E! will air three specials on Minaj in November that will revolve around her professional and personal life, according to Idolator. Does this mean we’ll see her and Mariah Carey cat fighting backstage at “American Idol?” Will her alter ego Roman Zolanski make an appearance? Let’s face it, with Minaj, you know it won’t be dull.
The three-part series will air around the release of “Pink Friday: Roman Reloaded —The Re-Up.”
Minaj’s previous TV experiences include her 2010 MTV special, “My Time Now.”
Welcome to Oscar Talk.
In case you're new to the site and/or the podcast, Oscar Talk is a weekly kudocast, your one-stop awards chat shop between yours truly and Anne Thompson of Thompson on Hollywood. The podcast is weekly, every Friday throughout the season, charting the ups and downs of contenders along the way. Plenty of things change en route to Oscar's stage and we're here to address it all as it unfolds.
This week the New York Film Festival is launching and October is right around the corner. We're catching up with this and that along the way and have plenty to mull over as always, so with that, let's see what's on the docket today...
With its female-centric storyline about a group of bawdy, fun-loving girls who compete in a collegiate a cappella singing competitions,"Pitch Perfect" invites comparisons to the equally irreverent "Bridesmaids" -- and judging from the posters for the movie, the comparison is entirely welcome, at least by the marketing department. But according to star Anna Kendrick, it was never intentional.
If you were a fan of "The Amazing Spider-Man," then you're probably pretty excited about the official news today that Marc Webb is now officially onboard to return for "The Amazing Spider-Man" sequel, along with Andrew Garfield.
The press release sent out this morning by Columbia Pictures also confirmed that Andrew Garfield will return as Peter Parker and Spider-Man and Emma Stone is in talks right now to come back as Gwen Stacy. I don't think anyone should be particularly shocked by any of this news. The first movie did very well, so of course they're bringing back as many of the creative elements as they can.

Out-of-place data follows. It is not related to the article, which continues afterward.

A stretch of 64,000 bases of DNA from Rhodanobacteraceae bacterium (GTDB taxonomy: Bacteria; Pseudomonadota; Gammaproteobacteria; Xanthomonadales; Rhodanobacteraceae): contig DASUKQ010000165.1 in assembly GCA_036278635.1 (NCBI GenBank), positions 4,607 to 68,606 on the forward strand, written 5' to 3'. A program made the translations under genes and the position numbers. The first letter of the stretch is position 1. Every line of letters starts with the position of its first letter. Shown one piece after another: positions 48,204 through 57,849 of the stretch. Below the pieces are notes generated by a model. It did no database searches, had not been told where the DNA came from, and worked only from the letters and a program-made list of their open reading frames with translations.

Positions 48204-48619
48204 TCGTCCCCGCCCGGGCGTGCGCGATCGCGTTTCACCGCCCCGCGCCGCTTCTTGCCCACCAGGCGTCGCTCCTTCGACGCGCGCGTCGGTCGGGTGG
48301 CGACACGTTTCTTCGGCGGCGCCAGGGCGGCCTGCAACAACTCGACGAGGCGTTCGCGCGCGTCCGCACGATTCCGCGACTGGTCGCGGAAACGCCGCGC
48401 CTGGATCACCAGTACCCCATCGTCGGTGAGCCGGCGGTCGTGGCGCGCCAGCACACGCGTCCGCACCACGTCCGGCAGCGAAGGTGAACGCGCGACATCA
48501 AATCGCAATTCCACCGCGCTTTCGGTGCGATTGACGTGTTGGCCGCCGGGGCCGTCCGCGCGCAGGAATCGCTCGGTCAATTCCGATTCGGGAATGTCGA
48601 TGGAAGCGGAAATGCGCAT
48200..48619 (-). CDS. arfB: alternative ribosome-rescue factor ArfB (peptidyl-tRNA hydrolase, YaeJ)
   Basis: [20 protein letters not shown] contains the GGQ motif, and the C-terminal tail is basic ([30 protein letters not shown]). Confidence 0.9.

James Vanderbilt wrote the first draft of the script, with revisions by Alex Kurtzman & Roberto Orci and Jeff Pinkner, and so far, we have no concrete information about what they'll be doing in the film. If they announce the Green Goblin as the villain for this one, then it's pretty much a sure bet we can start preparing our farewells for Stone.
NEW YORK -- Translating Yann Martel's award-winning novel "Life of Pi" to film has proven to be a daunting task for filmmakers kicking the tires on it for the better part of a decade, but in the hands of someone like Ang Lee, it was already getting off on the right foot. While the film, which opens the New York Film Festival this evening, takes some time revving past a clunky first act, it eventually settles into a visionary sweet spot for well over an hour. Messy though it may be, it's affecting on the whole for the truths with which it concerns itself and the journey it so passionately suggests.
The story of the film is the visual scope of the endeavor, and Lee's work with visual effects artists and cinematographer Claudio Miranda ("The Curious Case of Benjamin Button," "TRON Legacy") has produced some of the most awe-inspiring images likely to grace a screen this year. And indeed, Lee wanted that extra power, so much so that he was basically thinking of 3D before he was thinking of 3D, as he put it at a press conference this morning. "I didn't think it was possible without 3D," he said. "It needed another dimension."
If Christina Aguilera's freaky sex were a criminal, it'd be a serial killer. That's the point of "Your Body," which is equal parts "I Love Lucy" slapstick, Snooki and Beyonce's trailer park pin-up "Party" vid.
The colorful clip is automatically filed under "farce" with its initial warning, that no men were harmed in the making of this video. It's funny, 'cause men are sort of like animals, right? Anyway, it's nasty from the top, with Aguilera writhing in her campiest Strawberry fashions in the promise of a "killer week," trolling the bars with her lip gloss-dripping mug and gel tips, preying on stubble-sexy bro-dudes for playtime in cars, mens' bathrooms and cheap motels. And then she murders them, with an explosion of pink smoke and glitter or gratuitous splashes of blue semen-paint, strategically dripping from her mouth.